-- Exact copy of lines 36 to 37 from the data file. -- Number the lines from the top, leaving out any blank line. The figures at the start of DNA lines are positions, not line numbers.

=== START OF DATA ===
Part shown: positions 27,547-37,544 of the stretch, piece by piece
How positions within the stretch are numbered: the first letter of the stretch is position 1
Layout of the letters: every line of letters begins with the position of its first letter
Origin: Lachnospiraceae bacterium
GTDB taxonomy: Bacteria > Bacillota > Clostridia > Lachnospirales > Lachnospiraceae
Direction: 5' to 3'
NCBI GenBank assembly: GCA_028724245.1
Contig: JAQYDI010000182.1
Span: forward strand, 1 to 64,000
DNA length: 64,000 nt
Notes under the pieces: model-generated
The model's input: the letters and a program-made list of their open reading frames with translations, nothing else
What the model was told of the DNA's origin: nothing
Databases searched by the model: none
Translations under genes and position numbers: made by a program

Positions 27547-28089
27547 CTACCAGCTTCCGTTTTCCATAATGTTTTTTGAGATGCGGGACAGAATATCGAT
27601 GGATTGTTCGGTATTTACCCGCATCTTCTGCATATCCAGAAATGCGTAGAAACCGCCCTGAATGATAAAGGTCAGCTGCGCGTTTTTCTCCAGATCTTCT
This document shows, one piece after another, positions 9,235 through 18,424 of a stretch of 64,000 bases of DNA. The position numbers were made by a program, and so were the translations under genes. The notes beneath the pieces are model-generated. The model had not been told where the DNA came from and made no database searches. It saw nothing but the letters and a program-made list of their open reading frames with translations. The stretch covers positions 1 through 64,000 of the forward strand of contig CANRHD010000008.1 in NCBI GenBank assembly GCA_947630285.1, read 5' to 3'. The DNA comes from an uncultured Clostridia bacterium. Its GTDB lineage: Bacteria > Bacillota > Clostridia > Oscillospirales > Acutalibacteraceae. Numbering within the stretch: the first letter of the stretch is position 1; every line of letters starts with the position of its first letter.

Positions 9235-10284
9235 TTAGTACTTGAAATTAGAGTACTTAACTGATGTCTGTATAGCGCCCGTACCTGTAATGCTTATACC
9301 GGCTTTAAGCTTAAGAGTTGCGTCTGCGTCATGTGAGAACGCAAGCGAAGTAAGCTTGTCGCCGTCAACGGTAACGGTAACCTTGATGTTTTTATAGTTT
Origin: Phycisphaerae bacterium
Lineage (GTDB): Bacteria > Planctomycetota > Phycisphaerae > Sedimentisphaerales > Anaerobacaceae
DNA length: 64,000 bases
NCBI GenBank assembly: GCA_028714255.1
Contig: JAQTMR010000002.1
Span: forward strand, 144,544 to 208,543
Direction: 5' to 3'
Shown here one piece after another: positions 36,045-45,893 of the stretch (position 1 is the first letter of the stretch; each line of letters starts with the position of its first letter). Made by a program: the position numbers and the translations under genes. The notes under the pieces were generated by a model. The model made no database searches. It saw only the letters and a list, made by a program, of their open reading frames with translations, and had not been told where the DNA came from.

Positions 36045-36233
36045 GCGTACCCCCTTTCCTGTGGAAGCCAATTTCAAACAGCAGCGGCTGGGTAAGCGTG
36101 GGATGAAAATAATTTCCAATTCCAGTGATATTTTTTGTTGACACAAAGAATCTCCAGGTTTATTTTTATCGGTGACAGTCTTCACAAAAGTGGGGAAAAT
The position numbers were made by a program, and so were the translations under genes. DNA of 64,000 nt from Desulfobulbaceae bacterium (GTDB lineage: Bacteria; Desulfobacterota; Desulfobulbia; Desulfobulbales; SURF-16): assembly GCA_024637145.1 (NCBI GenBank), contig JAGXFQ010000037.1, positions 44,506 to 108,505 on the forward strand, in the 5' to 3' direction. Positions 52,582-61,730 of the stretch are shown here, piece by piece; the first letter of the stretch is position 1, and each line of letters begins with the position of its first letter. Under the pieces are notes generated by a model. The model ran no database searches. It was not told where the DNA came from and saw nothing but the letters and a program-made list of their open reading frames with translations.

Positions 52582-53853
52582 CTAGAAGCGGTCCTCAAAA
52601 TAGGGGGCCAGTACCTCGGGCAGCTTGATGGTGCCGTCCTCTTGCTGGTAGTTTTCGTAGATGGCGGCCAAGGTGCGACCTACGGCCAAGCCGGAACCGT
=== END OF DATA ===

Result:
52582 CTAGAAGCGGTCCTCAAAA
52601 TAGGGGGCCAGTACCTCGGGCAGCTTGATGGTGCCGTCCTCTTGCTGGTAGTTTTCGTAGATGGCGGCCAAGGTGCGACCTACGGCCAAGCCGGAACCGT